Sometimes dealing with things like interstitial cystitis can feel a little isolating. It’s not as common as bladder infections and not everyone talks about it. That doesn’t mean you are alone, though. It just means we need to do a better job offering information and support.
Interstitial cystitis is more common than you might think and it doesn’t have to feel like you’re dealing with this all on your own. If you’re unsure what it is, or don’t know how to talk about it, this post is for you. Let’s talk about what it is, how it’s diagnosed and how it’s treated.
What Is Interstitial Cystitis?
Interstitial Cystitis is a bladder condition that causes frequent urination, bladder pressure, and pelvic pain. It can make life uncomfortable because it often mimics the symptoms of a bladder infection.
You may urinate often, with little to no urine coming out. (Sometimes up to 60 times a day.) You might also feel the same pain that is felt during a bladder infection. It also causes pain between the vagina and anus.
How Is Interstitial Cystitis Diagnosed?
Your symptoms should be discussed with your doctor. Often times you’ll be tested for bladder infections first. The thing about interstitial cystitis is that you may mimic all those symptoms and still not have an infection. If this happens frequently, your doctor will start digging deeper.
This is a diagnoses of exclusion so it can feel like a frustrating process. Every other possible thing has to be excluded before a diagnosis can be confirmed. You will have to work with a urologist or gynecologist to get the right diagnosis going. They can help you through the process.
Is Interstitial Cystitis Painful?
IC can be painful and the degree of pain varies with each person. Unfortunately it is often painful enough to interfere with normal daily life activities. About half of the women diagnosed with IC have symptoms severe enough to prevent them from working full time.
Related: What To Do About Painful Sex
How Is It Treated?
IC is treated in a variety of ways. You’ll want to make sure to work closely with your doctor to make sure you’re getting the treatment that is right for you. A combination of treatment for psychological symptoms and physical symptoms is usually needed.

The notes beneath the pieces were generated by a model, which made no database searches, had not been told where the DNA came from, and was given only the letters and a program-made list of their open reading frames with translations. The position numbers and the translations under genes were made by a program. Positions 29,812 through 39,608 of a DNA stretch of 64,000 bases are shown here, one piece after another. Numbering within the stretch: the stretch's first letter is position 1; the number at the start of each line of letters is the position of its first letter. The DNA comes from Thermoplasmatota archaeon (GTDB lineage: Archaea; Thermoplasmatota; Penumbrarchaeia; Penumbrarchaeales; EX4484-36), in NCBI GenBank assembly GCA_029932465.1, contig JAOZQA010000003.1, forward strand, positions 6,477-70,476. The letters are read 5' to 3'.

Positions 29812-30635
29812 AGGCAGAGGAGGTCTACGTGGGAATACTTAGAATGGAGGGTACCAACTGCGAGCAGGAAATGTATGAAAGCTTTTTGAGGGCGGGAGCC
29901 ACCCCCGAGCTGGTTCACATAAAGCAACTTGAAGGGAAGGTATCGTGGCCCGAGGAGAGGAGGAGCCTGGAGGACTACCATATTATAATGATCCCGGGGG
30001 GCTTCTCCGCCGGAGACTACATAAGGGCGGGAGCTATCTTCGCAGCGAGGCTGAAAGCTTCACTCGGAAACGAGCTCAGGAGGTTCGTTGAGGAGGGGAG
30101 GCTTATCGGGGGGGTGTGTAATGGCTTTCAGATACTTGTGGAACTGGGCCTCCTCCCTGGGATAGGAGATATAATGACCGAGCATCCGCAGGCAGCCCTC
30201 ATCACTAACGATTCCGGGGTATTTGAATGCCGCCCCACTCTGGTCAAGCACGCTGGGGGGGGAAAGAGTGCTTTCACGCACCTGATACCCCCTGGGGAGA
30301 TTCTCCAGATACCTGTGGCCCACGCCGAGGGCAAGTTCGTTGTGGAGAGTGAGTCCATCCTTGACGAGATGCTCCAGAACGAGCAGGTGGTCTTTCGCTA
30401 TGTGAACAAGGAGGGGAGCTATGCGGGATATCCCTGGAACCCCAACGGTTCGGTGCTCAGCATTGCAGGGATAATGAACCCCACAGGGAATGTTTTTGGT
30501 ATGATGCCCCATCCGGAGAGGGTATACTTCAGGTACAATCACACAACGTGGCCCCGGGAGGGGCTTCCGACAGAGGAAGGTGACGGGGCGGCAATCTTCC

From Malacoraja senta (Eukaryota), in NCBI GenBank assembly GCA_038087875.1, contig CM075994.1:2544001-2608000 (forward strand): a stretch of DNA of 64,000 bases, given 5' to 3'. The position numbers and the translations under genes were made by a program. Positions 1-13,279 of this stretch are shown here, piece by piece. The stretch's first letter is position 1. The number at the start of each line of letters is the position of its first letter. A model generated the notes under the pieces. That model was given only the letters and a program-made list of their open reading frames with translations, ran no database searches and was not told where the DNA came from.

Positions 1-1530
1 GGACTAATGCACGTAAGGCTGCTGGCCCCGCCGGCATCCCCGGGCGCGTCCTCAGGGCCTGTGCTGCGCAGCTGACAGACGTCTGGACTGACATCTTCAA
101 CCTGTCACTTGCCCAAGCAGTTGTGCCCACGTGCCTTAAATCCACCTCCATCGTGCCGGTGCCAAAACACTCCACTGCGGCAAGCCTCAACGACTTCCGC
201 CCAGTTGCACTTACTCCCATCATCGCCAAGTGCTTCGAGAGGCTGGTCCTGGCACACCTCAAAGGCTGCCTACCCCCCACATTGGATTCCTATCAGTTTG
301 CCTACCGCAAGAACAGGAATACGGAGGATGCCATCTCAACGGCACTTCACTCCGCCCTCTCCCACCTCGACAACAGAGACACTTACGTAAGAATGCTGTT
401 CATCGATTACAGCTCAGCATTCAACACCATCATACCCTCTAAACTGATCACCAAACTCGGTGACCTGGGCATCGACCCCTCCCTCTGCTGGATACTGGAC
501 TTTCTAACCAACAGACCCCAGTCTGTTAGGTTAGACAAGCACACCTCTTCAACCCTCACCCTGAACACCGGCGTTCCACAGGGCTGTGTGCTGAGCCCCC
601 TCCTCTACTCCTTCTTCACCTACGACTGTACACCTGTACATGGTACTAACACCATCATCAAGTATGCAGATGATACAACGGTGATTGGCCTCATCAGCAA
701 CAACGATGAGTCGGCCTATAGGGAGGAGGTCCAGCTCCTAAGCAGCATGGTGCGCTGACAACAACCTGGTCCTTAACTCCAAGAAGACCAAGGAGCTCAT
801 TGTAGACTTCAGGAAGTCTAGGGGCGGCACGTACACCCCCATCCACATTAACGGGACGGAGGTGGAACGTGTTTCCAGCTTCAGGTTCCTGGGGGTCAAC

There are medications that can help manage the pain and other symptoms, however IC is not something that can be cured. It’s very frustrating which is why it can feel so isolating. Remember to talk to your doctor and get help as much and as often as needed.
Interstitial Cystitis really can be hard to deal with. Don’t feel like you have to handle it all with a smile, or on your own. Reach out for help. Look for support groups. Also, remember it’s ok to talk to your loved ones and express your frustration.
The more you learn to manage your symptoms the better things will be. If you’ve just been diagnosed, give yourself some time to adjust. Let your new routine and medications have time to work. You will be able to handle this in time. We have complete faith in you.
Sarah Nelson is a nurse with 15 years of experience working with a variety of patients. She has a Masters of Science in Nursing and has spent a large portion of her career working exclusively with women in an OB/GYN setting.
Nursing is a passion for Sarah but she also enjoys writing and sharing her expertise online with people who need helpful information. Treating patients well and helping them learn more about their own bodies is a key essential to a healthy lifestyle that Sarah truly believes in.